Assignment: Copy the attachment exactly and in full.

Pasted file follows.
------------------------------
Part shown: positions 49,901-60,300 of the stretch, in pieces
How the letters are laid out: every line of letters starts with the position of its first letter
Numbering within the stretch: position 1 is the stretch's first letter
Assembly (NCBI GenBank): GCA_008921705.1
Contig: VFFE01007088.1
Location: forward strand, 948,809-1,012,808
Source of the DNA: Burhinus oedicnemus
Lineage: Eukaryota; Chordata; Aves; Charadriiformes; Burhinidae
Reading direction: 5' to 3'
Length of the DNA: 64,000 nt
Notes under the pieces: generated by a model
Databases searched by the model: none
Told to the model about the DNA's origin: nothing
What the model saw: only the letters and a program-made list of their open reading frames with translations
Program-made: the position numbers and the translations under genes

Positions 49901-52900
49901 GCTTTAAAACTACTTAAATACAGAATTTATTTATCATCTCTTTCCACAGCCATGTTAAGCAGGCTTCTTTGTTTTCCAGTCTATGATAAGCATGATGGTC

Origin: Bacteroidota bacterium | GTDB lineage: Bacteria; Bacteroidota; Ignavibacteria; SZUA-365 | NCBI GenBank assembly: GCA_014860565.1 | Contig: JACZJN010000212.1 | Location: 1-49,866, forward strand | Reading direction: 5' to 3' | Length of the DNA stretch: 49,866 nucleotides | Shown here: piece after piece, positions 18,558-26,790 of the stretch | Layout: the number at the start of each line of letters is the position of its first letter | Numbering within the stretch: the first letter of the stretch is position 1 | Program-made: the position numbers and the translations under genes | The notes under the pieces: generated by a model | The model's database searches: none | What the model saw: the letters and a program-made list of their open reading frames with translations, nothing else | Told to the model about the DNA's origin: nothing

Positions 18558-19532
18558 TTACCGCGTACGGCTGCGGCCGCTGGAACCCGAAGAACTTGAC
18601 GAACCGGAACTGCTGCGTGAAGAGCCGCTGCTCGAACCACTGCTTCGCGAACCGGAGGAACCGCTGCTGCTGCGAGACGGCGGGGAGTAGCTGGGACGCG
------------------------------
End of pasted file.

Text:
Part shown: positions 49,901-60,300 of the stretch, in pieces
How the letters are laid out: every line of letters starts with the position of its first letter
Numbering within the stretch: position 1 is the stretch's first letter
Assembly (NCBI GenBank): GCA_008921705.1
Contig: VFFE01007088.1
Location: forward strand, 948,809-1,012,808
Source of the DNA: Burhinus oedicnemus
Lineage: Eukaryota; Chordata; Aves; Charadriiformes; Burhinidae
Reading direction: 5' to 3'
Length of the DNA: 64,000 nt
Notes under the pieces: generated by a model
Databases searched by the model: none
Told to the model about the DNA's origin: nothing
What the model saw: only the letters and a program-made list of their open reading frames with translations
Program-made: the position numbers and the translations under genes

Positions 49901-52900
49901 GCTTTAAAACTACTTAAATACAGAATTTATTTATCATCTCTTTCCACAGCCATGTTAAGCAGGCTTCTTTGTTTTCCAGTCTATGATAAGCATGATGGTC

Origin: Bacteroidota bacterium | GTDB lineage: Bacteria; Bacteroidota; Ignavibacteria; SZUA-365 | NCBI GenBank assembly: GCA_014860565.1 | Contig: JACZJN010000212.1 | Location: 1-49,866, forward strand | Reading direction: 5' to 3' | Length of the DNA stretch: 49,866 nucleotides | Shown here: piece after piece, positions 18,558-26,790 of the stretch | Layout: the number at the start of each line of letters is the position of its first letter | Numbering within the stretch: the first letter of the stretch is position 1 | Program-made: the position numbers and the translations under genes | The notes under the pieces: generated by a model | The model's database searches: none | What the model saw: the letters and a program-made list of their open reading frames with translations, nothing else | Told to the model about the DNA's origin: nothing

Positions 18558-19532
18558 TTACCGCGTACGGCTGCGGCCGCTGGAACCCGAAGAACTTGAC
18601 GAACCGGAACTGCTGCGTGAAGAGCCGCTGCTCGAACCACTGCTTCGCGAACCGGAGGAACCGCTGCTGCTGCGAGACGGCGGGGAGTAGCTGGGACGCG